We present a simple and reliable airway assembly that can be used to provide lung isolation for lung lavage or other such procedures in small children. Essentially, two tracheal tubes are passed through the glottis, one seated endobronchially to isolate the lung to be lavaged and the second seated in the trachea. This assembly mimics commercially available double lumen bronchial tubes, considered by many to be the airway device of choice for lung isolation. The obvious advantages of this technique include effective lung isolation, the ability to collect lavage returns by gravity instead of suction, and the option of differential lung ventilation after lavage. In addition, the patient can be kept in the supine position, and fiberoptic bronchoscopy can be used to periodically ensure continued lung isolation throughout the procedure.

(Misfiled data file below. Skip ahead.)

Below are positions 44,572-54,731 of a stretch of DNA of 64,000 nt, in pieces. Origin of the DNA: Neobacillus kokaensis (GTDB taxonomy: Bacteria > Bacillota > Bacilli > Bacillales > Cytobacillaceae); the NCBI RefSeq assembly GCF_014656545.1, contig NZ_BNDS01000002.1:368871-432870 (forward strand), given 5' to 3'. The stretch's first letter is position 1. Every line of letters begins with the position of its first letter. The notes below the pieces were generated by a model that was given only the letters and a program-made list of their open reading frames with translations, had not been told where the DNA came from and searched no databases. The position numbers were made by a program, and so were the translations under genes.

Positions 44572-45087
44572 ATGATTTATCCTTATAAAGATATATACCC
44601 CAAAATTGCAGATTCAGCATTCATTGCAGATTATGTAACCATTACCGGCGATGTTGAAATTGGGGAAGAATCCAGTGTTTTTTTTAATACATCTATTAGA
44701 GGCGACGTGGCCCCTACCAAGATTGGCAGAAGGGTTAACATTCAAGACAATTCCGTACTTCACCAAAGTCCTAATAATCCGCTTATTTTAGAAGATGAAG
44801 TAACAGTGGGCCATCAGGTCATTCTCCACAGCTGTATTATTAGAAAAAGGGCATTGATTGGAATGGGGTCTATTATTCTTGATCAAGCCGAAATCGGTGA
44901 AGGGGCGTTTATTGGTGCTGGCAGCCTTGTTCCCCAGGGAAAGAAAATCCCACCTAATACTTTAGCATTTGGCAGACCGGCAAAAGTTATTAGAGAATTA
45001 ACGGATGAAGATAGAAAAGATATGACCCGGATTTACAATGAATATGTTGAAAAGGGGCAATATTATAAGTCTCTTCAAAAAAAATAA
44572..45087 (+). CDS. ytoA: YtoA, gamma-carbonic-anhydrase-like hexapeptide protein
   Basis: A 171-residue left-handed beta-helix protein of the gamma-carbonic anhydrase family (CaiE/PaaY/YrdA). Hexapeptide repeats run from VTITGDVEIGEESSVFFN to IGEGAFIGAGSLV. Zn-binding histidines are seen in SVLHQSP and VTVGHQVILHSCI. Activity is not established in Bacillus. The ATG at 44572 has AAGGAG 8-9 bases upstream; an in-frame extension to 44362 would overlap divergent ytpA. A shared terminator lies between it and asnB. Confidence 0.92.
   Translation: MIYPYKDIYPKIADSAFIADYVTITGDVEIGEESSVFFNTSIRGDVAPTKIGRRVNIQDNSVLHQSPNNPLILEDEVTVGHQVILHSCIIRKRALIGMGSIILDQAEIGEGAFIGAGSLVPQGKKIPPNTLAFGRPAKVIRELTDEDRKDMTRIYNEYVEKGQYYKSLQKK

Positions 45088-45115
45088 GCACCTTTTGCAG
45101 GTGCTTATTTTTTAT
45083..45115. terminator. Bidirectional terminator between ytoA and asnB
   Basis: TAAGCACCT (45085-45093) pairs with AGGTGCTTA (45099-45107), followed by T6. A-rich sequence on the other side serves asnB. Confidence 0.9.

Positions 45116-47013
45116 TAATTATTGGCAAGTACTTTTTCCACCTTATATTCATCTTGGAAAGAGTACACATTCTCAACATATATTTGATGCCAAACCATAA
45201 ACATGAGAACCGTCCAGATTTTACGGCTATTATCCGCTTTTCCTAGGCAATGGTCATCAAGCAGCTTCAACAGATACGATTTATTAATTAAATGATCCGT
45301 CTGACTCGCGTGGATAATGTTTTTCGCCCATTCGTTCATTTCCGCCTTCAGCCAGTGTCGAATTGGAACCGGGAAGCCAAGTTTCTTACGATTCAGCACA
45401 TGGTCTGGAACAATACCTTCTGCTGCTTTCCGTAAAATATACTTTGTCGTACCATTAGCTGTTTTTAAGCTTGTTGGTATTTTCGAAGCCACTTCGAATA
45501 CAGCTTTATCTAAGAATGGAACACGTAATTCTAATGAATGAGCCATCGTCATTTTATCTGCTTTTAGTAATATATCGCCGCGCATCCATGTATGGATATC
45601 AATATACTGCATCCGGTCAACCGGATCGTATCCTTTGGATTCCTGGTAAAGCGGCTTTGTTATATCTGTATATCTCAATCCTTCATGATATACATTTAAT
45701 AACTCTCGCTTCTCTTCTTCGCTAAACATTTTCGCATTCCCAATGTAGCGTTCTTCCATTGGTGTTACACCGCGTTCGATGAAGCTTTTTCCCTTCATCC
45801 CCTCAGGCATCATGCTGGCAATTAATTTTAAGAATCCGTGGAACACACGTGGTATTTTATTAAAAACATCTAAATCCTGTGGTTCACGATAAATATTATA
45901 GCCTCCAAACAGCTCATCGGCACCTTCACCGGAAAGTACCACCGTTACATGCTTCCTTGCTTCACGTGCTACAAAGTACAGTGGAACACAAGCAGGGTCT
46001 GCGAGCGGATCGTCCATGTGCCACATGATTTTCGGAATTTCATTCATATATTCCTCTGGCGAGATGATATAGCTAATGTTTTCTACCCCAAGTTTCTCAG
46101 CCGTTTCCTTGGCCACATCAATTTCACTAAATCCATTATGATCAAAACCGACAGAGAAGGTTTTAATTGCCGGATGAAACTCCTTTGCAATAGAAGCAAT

A possible disadvantage of this technique is the potential for vocal cord edema, stridor, or mucosal damage due to the fact that two tracheal tubes are being inserted through the glottis. To minimize this risk, the smallest sized tubes that allowed adequate ventilation and lavage were used. The tubes were inserted along the long axis of the glottic opening to minimize lateral stretch of the vocal cords. The patient developed hoarseness after the first procedure, so we downsized the airway assembly to two 3.0-mm ID tubes for the second lavage. In addition, dexamethasone was administered before the procedure. As a result of these modifications, hoarseness and stridor were not an issue after the second lavage procedure. Downsizing the endobronchial tube to a 3.0-mm ID in a 2-yr-old resulted in a short bronchial tube. We elected to use a connector to lengthen the tube; however, telescoping a 2.5-mm ID or another 3.0-mm ID into the wide proximal end of the tube would also have been a reasonable option. Although using a 2.5-mm ID tube telescoped into the 3.0-mm ID bronchial tube would have been simple to assemble, lavage may not have been as successful due to the extremely small lumen size. It must be emphasized that any “home-made” or modified device, particularly if being inserted into the airway, must be used with caution. We ensured the tube connector was fastened securely before clinical use to minimize the risk of disconnect.